Equipment

UNIT's personnel have a wide range of weaponry to call on, some custom-made to combat specific threats. Among these are armour-piercing munitions for use against robots and Daleks, explosive rounds for Yetis, gold-tipped rounds for use against the Cybermen (as well as silver-bullets as suggested by the Doctor),, and rad-steel coated bullets to neutralise Sontaran anti-bullet fields that target copper. In the 1970s, the UK troops of UNIT are armed with standard British Army weapons like the L1A1 SLR, Sterling submachine gun and 58 pattern webbing, and in the 2000s with Heckler & Koch G36 rifles, the M4 Carbine and PLCE.

In The Invasion, UNIT had a command centre established in the cargo hold of a C-130 Hercules military transport aircraft. The Dæmons featured the UNIT Mobile HQ, a large bus-like vehicle that could be driven to the site of an incident. A mobile command centre is also shown in "The Sontaran Stratagem" and "The Poison Sky", where it is depictied as a black Articulated Lorry with UNIT insignia.

Prominent members of the British contingent of UNIT included Liz Shaw, Sergeant Benton, Captain Mike Yates, Jo Grant and later, Harry Sullivan. Civilians who have worked with UNIT include the journalist Sarah Jane Smith. In The Claws of Axos (1971), an Americanmarker agent named Bill Filer was sent from Washingtonmarker to assist in the hunt for the Master.

In "The Christmas Invasion", UNIT is shown to have translation software which can decipher alien languages with great accuracy. The software, or at least the results from the translation, can be loaded on a hand-held device. In "The Sound of Drums", the flying aircraft carrier Valiant is introduced.

In "The Poison Sky", UNIT is shown to be able to command and co-ordinate the world's combined nuclear arsenal for strategic strikes on orbiting alien craft. The Valiant is also shown to be equipped with a scaled down version of the Torchwood weapon that destroyed the Sycorax ship in "The Christmas Invasion".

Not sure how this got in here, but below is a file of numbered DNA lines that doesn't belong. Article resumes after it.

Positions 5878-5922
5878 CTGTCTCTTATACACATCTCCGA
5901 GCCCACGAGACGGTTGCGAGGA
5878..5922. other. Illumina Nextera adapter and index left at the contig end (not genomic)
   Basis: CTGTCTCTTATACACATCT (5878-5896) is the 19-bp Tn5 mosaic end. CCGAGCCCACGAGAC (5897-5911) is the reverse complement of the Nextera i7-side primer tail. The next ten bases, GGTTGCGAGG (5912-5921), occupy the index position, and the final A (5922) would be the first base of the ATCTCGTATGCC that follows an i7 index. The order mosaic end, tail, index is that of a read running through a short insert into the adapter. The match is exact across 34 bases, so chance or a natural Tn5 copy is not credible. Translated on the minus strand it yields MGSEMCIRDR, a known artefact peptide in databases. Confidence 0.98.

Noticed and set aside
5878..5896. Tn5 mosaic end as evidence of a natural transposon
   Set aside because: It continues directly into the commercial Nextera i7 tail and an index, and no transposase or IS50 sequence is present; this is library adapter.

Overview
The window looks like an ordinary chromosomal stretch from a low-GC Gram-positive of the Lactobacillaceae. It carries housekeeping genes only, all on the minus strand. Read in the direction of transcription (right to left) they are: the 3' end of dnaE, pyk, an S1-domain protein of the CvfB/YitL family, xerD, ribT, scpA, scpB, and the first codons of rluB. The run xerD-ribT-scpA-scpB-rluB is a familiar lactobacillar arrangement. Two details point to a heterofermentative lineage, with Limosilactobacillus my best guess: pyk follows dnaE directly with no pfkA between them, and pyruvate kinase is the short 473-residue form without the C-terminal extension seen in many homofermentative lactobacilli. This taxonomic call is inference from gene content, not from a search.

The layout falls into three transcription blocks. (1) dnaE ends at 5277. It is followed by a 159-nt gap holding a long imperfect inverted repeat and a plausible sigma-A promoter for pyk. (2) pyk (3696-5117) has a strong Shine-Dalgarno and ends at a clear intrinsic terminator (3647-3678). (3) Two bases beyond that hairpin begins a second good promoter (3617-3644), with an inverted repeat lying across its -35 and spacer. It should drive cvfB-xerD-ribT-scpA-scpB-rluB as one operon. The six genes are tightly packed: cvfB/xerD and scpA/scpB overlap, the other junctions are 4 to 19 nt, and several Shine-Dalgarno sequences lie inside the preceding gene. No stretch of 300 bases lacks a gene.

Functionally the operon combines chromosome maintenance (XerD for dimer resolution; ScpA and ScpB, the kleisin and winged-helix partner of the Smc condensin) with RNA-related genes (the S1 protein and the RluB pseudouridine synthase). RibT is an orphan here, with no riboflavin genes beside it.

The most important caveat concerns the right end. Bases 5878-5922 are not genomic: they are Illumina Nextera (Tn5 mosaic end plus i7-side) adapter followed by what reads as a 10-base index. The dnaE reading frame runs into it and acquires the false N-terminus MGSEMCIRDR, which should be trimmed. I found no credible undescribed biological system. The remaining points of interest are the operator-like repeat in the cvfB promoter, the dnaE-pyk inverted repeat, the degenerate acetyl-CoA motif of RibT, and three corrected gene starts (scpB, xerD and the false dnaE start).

Uniform

Across the eras, UNIT have been identified with different styles of uniform. For The Invasion, Bobi Bartlett designed two different styles of uniform. Privates and corporals wore tan shirts and trousers while ranks of sergeant and above had a jacket and tie to go with them. For UNIT's next appearance, Spearhead from Space, Christine Rawlins had more of the latter produced which became uniform for all ranks, except for a female officer seen in the opening wearing a shirt and tie with a UNIT logo printed on. That style of uniform stayed throughout Doctor Who and the Silurians, but Christine Rawlins had a new design produced for The Ambassadors of Death. In this serial, the infatry were given new jackets which were worn over a rolled-neck sweater to give them a futuristic look. For every story from Inferno up to Terror of the Zygons, Barry Letts decided to have UNIT wearing uniforms based on the contemporary army, made by Ken Trew. These were changed for Terror of the Zygons, as director Douglas Camfield reckoned the green uniforms "looked too soft." For this serial, they wore DPM camouflage, as well as an updated UNIT patch for their sleeves. The Android Invasion saw them wearing barrack-dress sweaters.

UNIT then had a lengthy absence from the screen, but their small cameo appearance in The Five Doctors saw a few members wearing contemporary army uniforms with UNIT patches stitched to the sleeves. For their full return in Battlefield, their look was completely updated. Their appearance in this serial is close to the real-world United Nations Peacekeeping troop outfits, as well as a new insignia of the globe and a pair of wings.